Lost on Your New Assignment?

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Confused man lost on his new assignmentWhen you start on a new assignment and land in a new environment, it is easy to feel a bit lost and confused. As a consultant, especially, you feel an obligation to contribute right from the start, and bring value to the team immediately. Easier said than done! Here are some advice that might help.

Be Resourceful

“Fixing bugs is often appreciated by the team as it is not considered the most glamorous work.”

Face it: You’re not there because the team has a lot of spare time. Chances are you have been hired for the exact opposite reason. This means no one is likely to help you out much. Even if they do, they probably feel they have more important things to do. This is no doubt contra productive, but it is often how people react under stress.

A common task on new assignments is therefore to read up on stuff. You are handed piles of technical documentation and manuals – anything to keep you occupied.

It is going to be up to you to take initiatives. Keep an eye open for well defined, low priority tasks. Here are some jobs I like to do in the beginning:

  • Fixing bugs is a great way of both contributing and getting familiarized with the code. It is often appreciated by the team as fixing bugs is not considered the most glamorous work. It is also often fairly easy to validate the result.
  • Configuration Management (CM) tasks are often not domain specific, and chances are your previous experience comes in handy. Sometimes these tasks haven’t been prioritized, even though they might very well be important to productiveness and efficiency. Many CM tasks are relatively independent from other work, making them perfect candidates for new team members.
  • Pre-studies and evaluations (spike solutions) are another example of independent tasks where previous experience is valuable. Others on the team may take things for granted. It might even be an advantage to use a new resource, as they look at problems from another perspective.

Be Perceptive

Be perceptive to the work environment. Try to get a feeling of team dynamics, problems they face and how they apply methodologies and processes. Are there any unspoken rules? Pay attention to how the team interacts, review each others work and give feedback.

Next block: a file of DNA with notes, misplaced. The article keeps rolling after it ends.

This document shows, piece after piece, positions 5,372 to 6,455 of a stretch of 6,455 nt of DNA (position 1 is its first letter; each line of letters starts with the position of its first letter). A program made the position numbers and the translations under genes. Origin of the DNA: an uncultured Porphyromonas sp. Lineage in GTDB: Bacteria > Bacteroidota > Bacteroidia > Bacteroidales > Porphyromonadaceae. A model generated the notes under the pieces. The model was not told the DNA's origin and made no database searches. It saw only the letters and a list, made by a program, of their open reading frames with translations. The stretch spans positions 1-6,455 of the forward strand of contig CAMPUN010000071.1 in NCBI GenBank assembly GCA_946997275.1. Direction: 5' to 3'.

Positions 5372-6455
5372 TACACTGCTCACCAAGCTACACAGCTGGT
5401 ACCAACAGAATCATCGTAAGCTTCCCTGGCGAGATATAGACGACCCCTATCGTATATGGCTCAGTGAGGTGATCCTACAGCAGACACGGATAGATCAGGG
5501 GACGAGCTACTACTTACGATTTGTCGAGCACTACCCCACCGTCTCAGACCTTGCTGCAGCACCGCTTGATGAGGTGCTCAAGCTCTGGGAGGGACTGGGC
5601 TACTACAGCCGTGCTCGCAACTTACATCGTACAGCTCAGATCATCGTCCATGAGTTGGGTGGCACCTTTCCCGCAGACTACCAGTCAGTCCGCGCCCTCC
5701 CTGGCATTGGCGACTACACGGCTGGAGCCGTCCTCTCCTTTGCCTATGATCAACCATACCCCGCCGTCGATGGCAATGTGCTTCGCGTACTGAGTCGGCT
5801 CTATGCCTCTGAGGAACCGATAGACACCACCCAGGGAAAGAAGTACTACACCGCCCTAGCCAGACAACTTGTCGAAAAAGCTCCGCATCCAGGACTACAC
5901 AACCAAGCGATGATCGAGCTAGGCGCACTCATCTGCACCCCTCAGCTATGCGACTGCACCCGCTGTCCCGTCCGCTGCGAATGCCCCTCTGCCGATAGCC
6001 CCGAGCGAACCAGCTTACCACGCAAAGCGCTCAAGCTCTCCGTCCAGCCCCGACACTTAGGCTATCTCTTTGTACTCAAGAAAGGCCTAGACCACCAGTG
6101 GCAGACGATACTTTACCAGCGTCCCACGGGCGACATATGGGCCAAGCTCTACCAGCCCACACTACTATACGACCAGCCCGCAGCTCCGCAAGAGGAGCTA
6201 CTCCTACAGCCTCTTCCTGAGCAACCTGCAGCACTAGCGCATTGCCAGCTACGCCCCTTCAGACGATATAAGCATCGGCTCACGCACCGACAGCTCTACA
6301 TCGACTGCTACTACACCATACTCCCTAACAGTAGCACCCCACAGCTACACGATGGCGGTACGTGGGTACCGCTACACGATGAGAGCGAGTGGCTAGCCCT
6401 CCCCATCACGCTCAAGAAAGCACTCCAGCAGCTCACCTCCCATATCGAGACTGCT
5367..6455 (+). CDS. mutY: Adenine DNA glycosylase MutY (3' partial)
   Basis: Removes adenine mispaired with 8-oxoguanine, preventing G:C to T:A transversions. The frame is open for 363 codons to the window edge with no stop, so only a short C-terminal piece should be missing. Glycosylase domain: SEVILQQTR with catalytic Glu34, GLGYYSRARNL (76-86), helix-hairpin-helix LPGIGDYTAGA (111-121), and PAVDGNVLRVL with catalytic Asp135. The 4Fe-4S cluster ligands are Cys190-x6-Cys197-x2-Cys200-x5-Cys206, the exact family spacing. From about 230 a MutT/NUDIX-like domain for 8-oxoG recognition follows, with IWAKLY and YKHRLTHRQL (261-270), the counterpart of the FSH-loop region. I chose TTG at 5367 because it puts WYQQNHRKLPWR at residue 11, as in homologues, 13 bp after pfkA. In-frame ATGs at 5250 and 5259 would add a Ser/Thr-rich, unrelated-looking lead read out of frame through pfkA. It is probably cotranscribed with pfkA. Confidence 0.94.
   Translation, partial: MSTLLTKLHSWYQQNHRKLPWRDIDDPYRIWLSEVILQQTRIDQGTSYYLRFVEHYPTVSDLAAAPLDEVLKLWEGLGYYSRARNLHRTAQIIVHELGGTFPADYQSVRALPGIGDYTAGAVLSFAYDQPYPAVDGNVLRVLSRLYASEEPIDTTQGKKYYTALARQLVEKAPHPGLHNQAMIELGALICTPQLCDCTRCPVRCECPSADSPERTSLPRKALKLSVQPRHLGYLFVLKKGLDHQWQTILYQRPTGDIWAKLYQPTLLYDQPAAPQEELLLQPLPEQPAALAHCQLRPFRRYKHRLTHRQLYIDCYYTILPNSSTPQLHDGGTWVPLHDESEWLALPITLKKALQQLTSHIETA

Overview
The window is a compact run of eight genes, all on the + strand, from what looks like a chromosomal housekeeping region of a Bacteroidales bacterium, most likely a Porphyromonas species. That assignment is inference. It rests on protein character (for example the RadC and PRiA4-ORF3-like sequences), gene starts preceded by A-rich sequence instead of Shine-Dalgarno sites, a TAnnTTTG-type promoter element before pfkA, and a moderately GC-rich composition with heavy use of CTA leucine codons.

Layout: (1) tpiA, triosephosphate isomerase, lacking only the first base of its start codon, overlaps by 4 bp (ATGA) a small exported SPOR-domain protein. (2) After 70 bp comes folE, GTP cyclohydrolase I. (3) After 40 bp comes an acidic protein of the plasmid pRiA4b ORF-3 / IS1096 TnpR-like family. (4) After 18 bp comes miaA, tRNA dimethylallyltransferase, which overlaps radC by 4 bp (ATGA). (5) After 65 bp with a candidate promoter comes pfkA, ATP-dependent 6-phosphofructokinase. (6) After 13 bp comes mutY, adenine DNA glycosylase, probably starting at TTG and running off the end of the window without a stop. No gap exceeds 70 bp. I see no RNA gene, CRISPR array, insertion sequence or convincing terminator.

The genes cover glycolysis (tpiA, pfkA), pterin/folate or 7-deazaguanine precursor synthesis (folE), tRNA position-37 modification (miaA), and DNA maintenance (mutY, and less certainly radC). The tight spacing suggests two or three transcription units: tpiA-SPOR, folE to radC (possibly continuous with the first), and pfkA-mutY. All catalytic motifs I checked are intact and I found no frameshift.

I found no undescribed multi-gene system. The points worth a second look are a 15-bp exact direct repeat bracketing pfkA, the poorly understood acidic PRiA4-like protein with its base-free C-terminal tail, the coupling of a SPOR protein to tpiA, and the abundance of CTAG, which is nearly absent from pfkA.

It is never a good idea to start criticizing, or talk about how things “should” be done, before you get to know the other team members and the appropriate context for giving feedback.

Perceptiveness might also help you pick up possible further business and areas where you can contribute.

Be Open Minded

Ideally you have a job description of what the customer expects from you: an expressed reason why they hired you. However, once there don’t be surprised if the job description does not match team reality.

Sometimes this calls for a discussion with your manager or sales rep, perhaps canceling the assignment altogether.

Other times, you might simply contribute more by helping out in areas outside the job description. Always make sure you fulfill any obligations you have, but if you have key competence in other areas, help out there as well. It will be worth more to the customer. And to you.

Be Social

As a consultant you might not think it is necessary to participate in certain events and meetings. (Sometimes you are not allowed to.) Maybe you feel your time is better spent reading up on documentation or getting your hands dirty with the code.

However, meetings and other team activities are a great way of getting to know project internals and team dynamics. Participating in social events might give insight into why certain problems exist, and the context in which the team works.

Try to have lunch and coffee breaks together with other team members. If they eat out, tag along. If they bring own food, follow their example. Not only is it fun, but a lot of interesting discussions take place off radar in social contexts.

Be Relaxed

“Relax! Accept a feeling of chaos.”

Finally, relax! Accept a feeling of chaos. You are most likely overwhelmed by everything from code setup, new tools, names and roles of team members, logins and passwords to mundane stuff like time reports and finding the coffee machine – not to forget how to make it brew the perfect cup.

In the midst of all this, it is easy to lose the foothold. Keep your calm, though. After a couple of weeks you will feel much more comfortable, sitting at your designated desk in the team area sipping away at a perfect cup of coffee, working your way through the code like you’d been their all your life.

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